Woman from Grudë wearing a xhubleta in a 19th-century Pietro Marubi photo
Woman from Grudë wearing a xhubleta in a 19th-century Pietro Marubi photo

The xhubleta is an undulating, bell-shaped folk skirt, worn by Albanian women. It usually is hung on the shoulders using two straps. Part of the Albanian traditional clothing, it has 13 to 17 strips and 5 pieces of felt. The bosom and the part of the xhubleta covered by the apron are made out of crocheted black wool.[1] The bell shape is accentuated in the back part.[2]

The xhubleta is a unique type of dress for its particular shape, structure, and decorating system.[3] It is worn by Albanians in Northern Albania, Kosovo, North Macedonia and Montenegro. There are two types of xhubleta: one is narrow and the other is large.[3] In regard to colors, only two colors are nowadays used: the white one for the unmarried women and the black one for the married ones,[3] however in the past many colors were used, as witnessed by a 17th-century author, who claimed that the peacock did not have as many colors as the xhubleta worn by the women of Kelmend.[2] It is thought that the diminishing in colors in the last two centuries is due to the limitation of its use only in remote mountainous areas.[2]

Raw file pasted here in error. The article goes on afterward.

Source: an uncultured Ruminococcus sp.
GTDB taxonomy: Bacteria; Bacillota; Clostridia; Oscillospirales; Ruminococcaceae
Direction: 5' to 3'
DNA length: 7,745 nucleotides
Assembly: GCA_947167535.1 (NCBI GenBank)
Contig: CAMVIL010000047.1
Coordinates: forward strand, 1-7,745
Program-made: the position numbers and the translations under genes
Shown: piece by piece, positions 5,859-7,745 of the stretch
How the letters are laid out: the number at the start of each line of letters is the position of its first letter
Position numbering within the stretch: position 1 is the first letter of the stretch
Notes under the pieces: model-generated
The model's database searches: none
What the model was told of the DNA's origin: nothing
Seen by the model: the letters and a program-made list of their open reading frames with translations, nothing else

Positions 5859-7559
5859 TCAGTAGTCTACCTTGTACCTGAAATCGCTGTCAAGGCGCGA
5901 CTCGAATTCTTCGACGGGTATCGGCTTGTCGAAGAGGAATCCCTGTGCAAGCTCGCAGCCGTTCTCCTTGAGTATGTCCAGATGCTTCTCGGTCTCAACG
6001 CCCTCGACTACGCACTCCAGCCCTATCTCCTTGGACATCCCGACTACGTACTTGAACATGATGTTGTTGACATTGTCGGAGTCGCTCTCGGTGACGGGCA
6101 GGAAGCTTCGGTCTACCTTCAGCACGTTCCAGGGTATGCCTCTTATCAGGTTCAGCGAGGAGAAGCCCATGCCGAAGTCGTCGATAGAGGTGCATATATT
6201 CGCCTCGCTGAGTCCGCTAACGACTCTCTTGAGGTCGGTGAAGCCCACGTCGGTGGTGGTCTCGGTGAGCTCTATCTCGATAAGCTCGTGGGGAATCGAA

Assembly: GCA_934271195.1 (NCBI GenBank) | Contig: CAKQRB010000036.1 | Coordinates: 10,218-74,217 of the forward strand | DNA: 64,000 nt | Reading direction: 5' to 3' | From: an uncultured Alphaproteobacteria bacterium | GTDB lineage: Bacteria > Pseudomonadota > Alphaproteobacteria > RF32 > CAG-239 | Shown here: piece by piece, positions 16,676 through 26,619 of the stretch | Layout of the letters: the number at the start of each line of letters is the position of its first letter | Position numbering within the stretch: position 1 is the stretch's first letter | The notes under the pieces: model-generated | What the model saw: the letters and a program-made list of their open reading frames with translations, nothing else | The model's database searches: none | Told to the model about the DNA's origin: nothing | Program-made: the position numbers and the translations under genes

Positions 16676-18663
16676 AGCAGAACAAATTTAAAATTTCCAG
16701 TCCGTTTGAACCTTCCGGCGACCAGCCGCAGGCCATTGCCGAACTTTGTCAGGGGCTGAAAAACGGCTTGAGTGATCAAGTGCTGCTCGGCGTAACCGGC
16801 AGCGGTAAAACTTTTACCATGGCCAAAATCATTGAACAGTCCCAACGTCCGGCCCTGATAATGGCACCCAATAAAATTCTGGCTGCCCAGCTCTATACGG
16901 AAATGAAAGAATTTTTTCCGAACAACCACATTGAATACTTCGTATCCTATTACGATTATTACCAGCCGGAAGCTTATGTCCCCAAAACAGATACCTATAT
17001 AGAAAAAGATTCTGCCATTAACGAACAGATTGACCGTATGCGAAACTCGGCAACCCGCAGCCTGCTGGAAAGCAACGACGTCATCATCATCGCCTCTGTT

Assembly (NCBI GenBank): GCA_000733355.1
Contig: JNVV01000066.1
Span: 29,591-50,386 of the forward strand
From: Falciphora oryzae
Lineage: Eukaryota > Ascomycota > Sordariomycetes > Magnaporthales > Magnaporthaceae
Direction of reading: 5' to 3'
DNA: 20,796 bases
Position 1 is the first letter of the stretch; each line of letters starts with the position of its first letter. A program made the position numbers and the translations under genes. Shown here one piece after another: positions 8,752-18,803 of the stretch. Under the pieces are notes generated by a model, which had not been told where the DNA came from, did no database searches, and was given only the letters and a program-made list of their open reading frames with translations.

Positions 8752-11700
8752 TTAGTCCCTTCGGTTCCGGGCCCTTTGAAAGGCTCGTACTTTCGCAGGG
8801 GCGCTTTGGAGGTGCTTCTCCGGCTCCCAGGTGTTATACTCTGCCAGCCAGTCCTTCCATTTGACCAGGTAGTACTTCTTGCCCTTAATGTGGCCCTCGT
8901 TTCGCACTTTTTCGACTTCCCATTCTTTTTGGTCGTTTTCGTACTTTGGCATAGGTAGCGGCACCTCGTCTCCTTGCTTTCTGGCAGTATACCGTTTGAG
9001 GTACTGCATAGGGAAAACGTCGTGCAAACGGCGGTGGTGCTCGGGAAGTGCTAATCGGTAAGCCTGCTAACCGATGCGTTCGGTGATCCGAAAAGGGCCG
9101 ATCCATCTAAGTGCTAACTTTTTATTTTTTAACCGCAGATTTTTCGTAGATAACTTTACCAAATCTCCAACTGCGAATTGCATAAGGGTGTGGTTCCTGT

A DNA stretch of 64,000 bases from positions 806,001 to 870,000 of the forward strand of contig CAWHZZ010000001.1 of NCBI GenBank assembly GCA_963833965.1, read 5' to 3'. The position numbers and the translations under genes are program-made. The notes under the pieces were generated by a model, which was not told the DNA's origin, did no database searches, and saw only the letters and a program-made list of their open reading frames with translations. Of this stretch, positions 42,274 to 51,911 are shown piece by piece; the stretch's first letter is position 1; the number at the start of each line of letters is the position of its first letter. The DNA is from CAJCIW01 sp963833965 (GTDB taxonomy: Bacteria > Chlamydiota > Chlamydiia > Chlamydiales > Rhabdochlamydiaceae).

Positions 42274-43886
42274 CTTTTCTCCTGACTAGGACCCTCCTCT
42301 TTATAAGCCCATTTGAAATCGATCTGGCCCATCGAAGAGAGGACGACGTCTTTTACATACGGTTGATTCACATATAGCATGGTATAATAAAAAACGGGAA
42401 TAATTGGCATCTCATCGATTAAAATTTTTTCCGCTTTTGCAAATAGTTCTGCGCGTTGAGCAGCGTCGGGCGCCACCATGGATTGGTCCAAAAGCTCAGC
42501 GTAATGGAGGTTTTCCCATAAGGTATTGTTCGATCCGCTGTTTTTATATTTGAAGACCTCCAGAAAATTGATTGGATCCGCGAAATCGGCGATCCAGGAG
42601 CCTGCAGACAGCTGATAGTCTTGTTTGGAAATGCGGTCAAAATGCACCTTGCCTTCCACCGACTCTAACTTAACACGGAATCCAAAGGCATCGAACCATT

History

The xhubleta is speculated to have an ancient origin. It represents similarities to wearing of some Neolithic figures found in Bosnia, but also in other areas of the Mediterranean region, belonging to the second millennium BC, and linking accordingly with old Mediterranean civilisation.[4][5]

References

  1. ^ Andromaqi Gjergji (2004). Albanian Costumes Through the Centuries: Origin, Types, Evolution. Acad. of Sciences of Albania, Inst. of Folc Culture. p. 153. ISBN 978-99943-614-4-1.
  2. ^ a b c Selami Pulaha; Seit Mansaku; Andromaqi Gjergji (1982). Shqiptarët dhe trojet e tyre. 8 Nëntori. pp. 136–138.
  3. ^ a b c Etudes et documents balkaniques et méditerranéens. Paul Henri Stahl. 2001. pp. 34–37.
  4. ^ "Archived copy". Archived from the original on 2019-09-21. Retrieved 2015-12-24.((cite web)): CS1 maint: archived copy as title (link)
  5. ^ Condra, Jill (2013-04-09). Encyclopedia of National Dress: Traditional Clothing around the World [2 volumes]. ISBN 9780313376375.